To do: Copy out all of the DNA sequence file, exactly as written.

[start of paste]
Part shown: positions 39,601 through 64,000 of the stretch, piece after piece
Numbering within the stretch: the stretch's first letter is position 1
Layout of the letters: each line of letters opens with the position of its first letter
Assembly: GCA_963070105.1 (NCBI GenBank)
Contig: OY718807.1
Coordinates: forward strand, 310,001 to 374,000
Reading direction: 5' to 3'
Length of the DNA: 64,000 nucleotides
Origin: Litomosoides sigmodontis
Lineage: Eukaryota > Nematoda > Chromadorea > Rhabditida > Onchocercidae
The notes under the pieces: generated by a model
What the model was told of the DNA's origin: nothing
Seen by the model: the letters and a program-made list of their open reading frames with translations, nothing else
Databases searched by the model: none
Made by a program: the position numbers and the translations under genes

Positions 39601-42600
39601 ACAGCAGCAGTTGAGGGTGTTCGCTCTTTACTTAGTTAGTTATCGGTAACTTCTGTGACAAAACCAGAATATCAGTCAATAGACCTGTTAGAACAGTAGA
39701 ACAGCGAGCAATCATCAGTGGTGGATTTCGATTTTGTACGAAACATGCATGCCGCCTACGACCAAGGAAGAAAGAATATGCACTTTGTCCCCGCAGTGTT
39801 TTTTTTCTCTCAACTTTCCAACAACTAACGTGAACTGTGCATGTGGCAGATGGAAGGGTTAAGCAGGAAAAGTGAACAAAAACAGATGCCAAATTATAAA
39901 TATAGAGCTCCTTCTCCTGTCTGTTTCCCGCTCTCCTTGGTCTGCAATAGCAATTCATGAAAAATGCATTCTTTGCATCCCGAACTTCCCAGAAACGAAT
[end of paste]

Part shown: positions 39,601 through 64,000 of the stretch, piece after piece
Numbering within the stretch: the stretch's first letter is position 1
Layout of the letters: each line of letters opens with the position of its first letter
Assembly: GCA_963070105.1 (NCBI GenBank)
Contig: OY718807.1
Coordinates: forward strand, 310,001 to 374,000
Reading direction: 5' to 3'
Length of the DNA: 64,000 nucleotides
Origin: Litomosoides sigmodontis
Lineage: Eukaryota > Nematoda > Chromadorea > Rhabditida > Onchocercidae
The notes under the pieces: generated by a model
What the model was told of the DNA's origin: nothing
Seen by the model: the letters and a program-made list of their open reading frames with translations, nothing else
Databases searched by the model: none
Made by a program: the position numbers and the translations under genes

Positions 39601-42600
39601 ACAGCAGCAGTTGAGGGTGTTCGCTCTTTACTTAGTTAGTTATCGGTAACTTCTGTGACAAAACCAGAATATCAGTCAATAGACCTGTTAGAACAGTAGA
39701 ACAGCGAGCAATCATCAGTGGTGGATTTCGATTTTGTACGAAACATGCATGCCGCCTACGACCAAGGAAGAAAGAATATGCACTTTGTCCCCGCAGTGTT
39801 TTTTTTCTCTCAACTTTCCAACAACTAACGTGAACTGTGCATGTGGCAGATGGAAGGGTTAAGCAGGAAAAGTGAACAAAAACAGATGCCAAATTATAAA
39901 TATAGAGCTCCTTCTCCTGTCTGTTTCCCGCTCTCCTTGGTCTGCAATAGCAATTCATGAAAAATGCATTCTTTGCATCCCGAACTTCCCAGAAACGAAT